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Thang-ta or huyen lallong is a weapon-based Indian martial art created by the Meitei of Manipur. In the Manipuri language, thang means sword and ta means spear. As its name implies, the sword and spear are the primary weapons in thang-ta. The spear can be used in its non-missile form while in close or thrown from afar. Other weapons used include the shield and axe.
Because of Manipur's cultural similarity, geographic proximity and ethnic ties with Myanmar, thang-ta is closely related to banshay. Both can be practiced in three different ways: ritual, demonstration and combat. The first way is related to the tantric practices and is entirely ritualistic in nature. The second way consists of a spectacular performance involving sword and spear dances. These dances can be converted into actual fighting practices. The third way is the true combat application.
The earliest record of thang-ta and its sibling Sarit Sarak dates back from the early 17th century. Warriors would arrange to fight one-on-one as a way of settling feuds or disputes. The day before a duel, fighters might eat dinner together. While thang-ta involves using weapons against one or more opponents, Sarit Sarak is the art of fighting empty-handed against armed or unarmed opponents, but on many occasions there is a combined approach to the training of these two systems. They were used with great success by the Manipuri kings to fight against the European colonists. Martial arts were banned during the British occupation of the region,since it was used to train the freedom fighter to fight against the Britishers, but the 1950s saw a resurgence of the traditional fighting forms. Today thang-ta is the most popular of Meitei martial arts, practiced by both men and women. It is most often seen through demonstrations in cultural programs.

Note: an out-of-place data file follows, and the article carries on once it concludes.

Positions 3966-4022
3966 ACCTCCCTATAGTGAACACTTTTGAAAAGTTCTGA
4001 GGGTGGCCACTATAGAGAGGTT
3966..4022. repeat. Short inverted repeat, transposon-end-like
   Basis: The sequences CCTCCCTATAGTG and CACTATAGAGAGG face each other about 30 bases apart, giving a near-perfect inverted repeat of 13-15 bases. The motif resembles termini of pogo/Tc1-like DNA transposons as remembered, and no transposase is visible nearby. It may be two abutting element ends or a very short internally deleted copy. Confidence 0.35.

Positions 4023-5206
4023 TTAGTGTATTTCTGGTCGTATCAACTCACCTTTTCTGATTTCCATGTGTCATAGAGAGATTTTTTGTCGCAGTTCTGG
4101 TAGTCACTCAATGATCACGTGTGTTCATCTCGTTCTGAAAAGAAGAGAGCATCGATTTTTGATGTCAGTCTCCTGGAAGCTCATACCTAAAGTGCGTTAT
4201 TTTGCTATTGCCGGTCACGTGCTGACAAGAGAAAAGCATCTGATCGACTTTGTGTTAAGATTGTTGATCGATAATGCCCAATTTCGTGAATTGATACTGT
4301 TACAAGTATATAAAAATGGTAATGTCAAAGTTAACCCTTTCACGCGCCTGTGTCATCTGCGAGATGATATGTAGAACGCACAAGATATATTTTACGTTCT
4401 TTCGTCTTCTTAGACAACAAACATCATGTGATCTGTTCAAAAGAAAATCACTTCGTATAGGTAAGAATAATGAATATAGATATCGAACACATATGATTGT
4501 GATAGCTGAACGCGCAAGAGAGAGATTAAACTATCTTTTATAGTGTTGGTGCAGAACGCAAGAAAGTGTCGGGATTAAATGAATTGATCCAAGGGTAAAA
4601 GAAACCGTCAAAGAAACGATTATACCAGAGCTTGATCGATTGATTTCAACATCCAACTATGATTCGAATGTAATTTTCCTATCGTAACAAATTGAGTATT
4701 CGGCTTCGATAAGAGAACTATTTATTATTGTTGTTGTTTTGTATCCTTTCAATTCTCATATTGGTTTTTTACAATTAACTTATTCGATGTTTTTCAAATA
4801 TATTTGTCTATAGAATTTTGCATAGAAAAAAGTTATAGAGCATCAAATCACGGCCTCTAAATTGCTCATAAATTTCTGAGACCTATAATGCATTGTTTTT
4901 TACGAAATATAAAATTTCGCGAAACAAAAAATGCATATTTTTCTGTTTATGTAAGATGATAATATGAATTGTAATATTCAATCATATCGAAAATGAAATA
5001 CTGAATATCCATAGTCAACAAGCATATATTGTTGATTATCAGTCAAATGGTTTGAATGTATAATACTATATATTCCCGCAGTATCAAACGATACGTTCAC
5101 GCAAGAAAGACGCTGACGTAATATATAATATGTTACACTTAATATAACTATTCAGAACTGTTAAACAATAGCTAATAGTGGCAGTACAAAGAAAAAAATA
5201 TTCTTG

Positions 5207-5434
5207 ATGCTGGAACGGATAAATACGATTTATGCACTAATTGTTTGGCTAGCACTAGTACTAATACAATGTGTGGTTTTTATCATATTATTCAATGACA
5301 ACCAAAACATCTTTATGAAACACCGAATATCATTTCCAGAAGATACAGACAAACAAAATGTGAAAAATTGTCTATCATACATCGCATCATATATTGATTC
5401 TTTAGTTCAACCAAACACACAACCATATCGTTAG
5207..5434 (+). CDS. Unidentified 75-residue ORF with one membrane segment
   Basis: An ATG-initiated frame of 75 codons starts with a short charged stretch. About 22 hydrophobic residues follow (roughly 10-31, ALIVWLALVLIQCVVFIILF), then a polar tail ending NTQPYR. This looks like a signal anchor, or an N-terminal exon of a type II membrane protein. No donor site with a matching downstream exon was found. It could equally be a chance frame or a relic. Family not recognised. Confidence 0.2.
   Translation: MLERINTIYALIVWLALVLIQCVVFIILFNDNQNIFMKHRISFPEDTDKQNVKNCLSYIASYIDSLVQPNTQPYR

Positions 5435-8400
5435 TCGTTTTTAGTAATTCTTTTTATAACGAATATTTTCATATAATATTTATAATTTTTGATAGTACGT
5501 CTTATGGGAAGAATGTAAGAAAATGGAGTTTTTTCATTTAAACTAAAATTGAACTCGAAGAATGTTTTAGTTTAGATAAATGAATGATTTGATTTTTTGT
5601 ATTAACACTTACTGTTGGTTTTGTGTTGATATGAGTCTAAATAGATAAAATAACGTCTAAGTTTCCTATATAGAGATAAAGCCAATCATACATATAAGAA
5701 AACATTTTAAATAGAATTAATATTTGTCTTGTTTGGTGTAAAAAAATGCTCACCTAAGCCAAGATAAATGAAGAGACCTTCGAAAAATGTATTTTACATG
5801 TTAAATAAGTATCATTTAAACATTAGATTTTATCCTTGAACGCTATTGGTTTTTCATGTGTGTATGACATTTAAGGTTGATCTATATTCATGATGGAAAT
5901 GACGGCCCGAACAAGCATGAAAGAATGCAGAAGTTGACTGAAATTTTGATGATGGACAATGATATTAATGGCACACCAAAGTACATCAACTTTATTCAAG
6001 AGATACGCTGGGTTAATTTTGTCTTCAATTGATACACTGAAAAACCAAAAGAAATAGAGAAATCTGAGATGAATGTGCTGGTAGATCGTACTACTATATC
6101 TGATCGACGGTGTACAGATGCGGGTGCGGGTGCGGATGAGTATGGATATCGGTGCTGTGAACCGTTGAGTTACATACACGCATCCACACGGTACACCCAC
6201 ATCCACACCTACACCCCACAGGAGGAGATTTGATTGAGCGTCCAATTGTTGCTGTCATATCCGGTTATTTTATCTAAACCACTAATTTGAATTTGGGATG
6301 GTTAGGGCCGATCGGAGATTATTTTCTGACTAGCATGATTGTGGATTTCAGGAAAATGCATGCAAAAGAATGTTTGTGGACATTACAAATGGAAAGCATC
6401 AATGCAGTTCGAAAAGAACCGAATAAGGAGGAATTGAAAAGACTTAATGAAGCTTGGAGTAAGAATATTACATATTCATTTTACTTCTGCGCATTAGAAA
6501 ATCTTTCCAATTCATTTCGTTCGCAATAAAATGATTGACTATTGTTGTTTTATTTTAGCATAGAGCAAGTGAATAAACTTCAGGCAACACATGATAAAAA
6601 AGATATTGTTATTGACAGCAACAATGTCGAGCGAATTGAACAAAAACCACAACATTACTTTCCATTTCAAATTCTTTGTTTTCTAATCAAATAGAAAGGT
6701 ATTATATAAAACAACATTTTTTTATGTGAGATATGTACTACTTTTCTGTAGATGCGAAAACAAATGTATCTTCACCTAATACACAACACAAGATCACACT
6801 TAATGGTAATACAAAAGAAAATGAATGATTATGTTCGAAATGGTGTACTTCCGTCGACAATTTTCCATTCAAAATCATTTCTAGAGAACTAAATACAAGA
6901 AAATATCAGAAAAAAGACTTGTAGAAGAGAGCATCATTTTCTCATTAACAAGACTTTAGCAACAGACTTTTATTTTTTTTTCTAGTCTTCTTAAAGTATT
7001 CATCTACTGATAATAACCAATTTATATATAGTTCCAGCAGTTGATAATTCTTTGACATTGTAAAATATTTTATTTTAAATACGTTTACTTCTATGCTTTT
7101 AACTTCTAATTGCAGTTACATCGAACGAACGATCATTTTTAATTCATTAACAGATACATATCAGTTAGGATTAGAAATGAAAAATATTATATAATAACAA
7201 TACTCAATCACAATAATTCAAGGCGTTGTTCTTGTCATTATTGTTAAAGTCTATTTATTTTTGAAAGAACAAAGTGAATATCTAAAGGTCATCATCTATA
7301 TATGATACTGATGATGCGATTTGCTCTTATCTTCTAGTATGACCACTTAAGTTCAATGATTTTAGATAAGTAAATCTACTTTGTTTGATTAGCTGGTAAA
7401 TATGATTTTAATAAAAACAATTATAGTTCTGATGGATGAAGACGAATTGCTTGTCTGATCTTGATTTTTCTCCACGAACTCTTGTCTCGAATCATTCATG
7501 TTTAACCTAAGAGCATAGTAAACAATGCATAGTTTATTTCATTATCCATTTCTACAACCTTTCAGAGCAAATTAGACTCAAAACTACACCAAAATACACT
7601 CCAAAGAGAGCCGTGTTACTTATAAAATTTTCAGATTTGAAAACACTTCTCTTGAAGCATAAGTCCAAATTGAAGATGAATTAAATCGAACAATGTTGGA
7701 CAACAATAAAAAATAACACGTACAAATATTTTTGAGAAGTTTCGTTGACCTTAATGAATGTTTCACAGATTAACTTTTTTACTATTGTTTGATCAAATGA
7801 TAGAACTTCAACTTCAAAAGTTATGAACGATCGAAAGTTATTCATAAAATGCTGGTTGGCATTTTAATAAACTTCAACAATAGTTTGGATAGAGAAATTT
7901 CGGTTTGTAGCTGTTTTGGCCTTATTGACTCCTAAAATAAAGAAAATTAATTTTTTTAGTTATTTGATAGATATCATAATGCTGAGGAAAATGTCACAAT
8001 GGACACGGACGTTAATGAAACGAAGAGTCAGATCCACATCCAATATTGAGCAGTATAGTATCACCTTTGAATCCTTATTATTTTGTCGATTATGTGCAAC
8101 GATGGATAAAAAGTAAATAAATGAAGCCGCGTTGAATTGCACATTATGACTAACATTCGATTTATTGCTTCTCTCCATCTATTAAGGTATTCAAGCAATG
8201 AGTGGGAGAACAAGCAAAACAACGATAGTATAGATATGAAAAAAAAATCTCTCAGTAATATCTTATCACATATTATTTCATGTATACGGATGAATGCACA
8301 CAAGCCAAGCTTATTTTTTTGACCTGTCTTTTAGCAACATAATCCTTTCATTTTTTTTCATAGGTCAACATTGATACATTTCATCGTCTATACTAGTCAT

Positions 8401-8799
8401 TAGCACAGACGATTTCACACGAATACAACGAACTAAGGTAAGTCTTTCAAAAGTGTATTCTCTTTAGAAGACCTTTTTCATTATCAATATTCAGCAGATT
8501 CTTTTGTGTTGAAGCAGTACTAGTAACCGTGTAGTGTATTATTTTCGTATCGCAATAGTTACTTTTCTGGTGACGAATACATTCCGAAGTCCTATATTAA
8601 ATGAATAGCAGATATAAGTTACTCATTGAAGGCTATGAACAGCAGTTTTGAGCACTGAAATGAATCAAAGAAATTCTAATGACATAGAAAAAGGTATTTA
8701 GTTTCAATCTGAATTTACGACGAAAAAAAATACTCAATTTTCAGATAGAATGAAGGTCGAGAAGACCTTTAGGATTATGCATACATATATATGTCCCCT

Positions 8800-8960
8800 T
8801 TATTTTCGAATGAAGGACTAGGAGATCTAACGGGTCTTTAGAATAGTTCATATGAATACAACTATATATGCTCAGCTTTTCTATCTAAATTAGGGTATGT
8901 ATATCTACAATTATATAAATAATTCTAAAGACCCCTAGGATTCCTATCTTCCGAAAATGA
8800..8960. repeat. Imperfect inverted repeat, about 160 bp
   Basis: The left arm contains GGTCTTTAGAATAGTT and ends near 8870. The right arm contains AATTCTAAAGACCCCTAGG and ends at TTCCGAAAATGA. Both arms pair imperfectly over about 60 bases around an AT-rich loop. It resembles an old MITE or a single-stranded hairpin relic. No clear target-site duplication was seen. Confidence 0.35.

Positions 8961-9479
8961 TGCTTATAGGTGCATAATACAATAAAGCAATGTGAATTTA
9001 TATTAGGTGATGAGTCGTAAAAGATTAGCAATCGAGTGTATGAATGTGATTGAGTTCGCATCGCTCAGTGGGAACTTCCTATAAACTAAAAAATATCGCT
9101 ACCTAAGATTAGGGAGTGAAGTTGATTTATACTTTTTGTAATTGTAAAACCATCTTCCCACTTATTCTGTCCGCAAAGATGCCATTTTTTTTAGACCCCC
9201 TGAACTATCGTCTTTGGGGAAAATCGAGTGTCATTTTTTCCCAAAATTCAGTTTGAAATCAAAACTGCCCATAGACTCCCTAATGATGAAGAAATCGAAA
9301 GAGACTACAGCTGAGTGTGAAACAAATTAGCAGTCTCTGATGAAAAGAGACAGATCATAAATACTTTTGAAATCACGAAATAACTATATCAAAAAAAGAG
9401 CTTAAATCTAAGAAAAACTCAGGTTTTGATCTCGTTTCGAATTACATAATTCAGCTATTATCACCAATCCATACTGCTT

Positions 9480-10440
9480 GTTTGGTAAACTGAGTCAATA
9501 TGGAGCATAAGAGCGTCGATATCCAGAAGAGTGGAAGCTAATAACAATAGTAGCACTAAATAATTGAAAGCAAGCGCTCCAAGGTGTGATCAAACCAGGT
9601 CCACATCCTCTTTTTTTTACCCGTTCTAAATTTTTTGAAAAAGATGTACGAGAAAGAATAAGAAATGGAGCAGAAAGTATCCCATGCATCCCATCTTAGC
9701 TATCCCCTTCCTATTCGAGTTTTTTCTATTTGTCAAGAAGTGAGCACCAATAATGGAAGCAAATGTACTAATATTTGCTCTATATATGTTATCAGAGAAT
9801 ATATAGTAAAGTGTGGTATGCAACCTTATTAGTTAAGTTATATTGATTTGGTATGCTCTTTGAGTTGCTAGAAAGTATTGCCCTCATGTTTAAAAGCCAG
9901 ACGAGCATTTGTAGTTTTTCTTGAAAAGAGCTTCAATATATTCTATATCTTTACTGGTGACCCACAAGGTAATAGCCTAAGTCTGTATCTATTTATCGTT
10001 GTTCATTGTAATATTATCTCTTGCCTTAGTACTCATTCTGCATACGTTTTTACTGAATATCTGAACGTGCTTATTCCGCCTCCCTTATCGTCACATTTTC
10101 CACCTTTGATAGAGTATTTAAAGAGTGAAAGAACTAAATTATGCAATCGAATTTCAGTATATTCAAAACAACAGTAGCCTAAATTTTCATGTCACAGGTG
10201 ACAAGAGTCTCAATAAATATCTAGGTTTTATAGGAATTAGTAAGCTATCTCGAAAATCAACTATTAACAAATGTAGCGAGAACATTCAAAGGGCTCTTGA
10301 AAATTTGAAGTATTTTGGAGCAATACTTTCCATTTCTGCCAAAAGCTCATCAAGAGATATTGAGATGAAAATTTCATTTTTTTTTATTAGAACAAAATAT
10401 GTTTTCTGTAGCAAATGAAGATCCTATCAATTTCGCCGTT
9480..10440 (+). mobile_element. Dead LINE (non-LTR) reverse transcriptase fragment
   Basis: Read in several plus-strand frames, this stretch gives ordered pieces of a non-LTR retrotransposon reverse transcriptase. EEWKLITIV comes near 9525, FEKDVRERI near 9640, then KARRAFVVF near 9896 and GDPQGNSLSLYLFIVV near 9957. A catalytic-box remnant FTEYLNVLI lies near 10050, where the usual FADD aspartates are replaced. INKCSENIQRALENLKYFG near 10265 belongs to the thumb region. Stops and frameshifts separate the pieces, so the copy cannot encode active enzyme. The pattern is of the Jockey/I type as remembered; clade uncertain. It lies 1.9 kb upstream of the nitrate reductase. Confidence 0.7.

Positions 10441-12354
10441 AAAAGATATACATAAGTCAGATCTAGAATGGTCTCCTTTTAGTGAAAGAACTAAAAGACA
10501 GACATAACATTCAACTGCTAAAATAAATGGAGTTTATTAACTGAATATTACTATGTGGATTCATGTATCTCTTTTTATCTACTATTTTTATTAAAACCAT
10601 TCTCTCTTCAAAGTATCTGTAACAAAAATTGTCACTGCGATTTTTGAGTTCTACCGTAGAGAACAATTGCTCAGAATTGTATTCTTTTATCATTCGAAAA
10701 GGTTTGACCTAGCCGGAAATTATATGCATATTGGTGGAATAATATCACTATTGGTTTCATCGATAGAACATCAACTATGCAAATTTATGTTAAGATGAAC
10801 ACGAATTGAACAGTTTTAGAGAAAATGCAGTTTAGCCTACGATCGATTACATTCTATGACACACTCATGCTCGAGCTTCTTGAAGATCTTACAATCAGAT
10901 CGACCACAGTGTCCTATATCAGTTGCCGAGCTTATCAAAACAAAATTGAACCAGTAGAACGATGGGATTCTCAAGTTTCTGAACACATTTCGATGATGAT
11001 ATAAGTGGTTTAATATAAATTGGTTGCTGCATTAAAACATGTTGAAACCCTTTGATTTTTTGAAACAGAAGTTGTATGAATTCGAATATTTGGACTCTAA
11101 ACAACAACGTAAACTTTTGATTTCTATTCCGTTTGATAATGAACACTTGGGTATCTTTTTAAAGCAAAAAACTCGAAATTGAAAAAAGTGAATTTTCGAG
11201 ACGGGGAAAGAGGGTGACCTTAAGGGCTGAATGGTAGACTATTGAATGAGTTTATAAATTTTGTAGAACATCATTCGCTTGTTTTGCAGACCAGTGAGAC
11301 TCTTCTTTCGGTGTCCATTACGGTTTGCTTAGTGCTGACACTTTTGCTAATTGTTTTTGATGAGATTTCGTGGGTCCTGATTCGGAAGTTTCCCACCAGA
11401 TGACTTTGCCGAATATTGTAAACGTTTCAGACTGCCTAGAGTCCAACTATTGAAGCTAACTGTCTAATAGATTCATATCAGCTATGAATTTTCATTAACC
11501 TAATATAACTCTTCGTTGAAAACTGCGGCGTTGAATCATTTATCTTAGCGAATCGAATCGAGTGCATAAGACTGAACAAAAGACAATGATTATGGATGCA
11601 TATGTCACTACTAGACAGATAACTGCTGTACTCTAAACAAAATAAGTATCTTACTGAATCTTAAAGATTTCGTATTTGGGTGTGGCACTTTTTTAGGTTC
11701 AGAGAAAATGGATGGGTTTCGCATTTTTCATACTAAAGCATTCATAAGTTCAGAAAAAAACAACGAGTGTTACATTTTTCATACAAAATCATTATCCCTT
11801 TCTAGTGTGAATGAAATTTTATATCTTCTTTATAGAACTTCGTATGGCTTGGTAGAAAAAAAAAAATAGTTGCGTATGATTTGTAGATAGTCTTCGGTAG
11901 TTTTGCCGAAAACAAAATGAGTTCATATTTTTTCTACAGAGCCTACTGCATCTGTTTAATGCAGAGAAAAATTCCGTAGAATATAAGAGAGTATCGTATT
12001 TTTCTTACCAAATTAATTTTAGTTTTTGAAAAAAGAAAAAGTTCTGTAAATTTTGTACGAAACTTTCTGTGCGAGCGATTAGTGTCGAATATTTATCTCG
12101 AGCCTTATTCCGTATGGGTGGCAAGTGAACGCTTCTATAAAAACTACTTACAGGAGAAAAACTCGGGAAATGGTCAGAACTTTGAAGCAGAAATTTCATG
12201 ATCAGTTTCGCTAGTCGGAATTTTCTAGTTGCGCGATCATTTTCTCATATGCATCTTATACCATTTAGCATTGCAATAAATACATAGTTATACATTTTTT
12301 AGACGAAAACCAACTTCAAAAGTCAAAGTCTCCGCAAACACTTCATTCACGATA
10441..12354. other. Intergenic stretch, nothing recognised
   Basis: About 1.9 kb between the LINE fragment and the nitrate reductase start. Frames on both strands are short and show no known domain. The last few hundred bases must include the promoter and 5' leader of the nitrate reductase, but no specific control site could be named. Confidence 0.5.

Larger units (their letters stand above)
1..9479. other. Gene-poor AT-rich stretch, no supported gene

In the recent years this art has been promoted as a sport all over India and also as a self defence tactical subject. Every year Thang-Ta competitions are held at school, district, state and national level. The promotion of Thang-ta as a sport helped in the cause of its promotion and spread from Manipur to the Whole of India, particularly Jammu&Kaskmir. Today Manipur and Jammu&Kashmir are the two Strong contenders at the National level. In 2009, Gurumayum Gourakishor Sharma, a leading exponent and teacher of thang-ta, received the high Padma Shri honor award from the Indian Government for his contributions to the preservation and advancement of the art.
See also 
- ^ a b  Manipur Page
- ^ Manipur martial art guru gets Padmashri, 2009-01-28, retrieved 2009-07-24, "... Gurumayum Gourakishore Sharma, who is well-known for his invaluable contribution in the field of thang-ta, the traditional martial art, has been conferred the prestigious Padmashri award ..."
- ^ "Guru G. Gourakishor, the master of Manipuri martial art form", AndhraNews.net, 2009-04-24, "... Guru G. Gourakishor Sharma was recently conferred the coveted Padamshree award for 2008-2009 to honour his lifetime contribution to Manipuri Martial Art, Thang-Ta ..."
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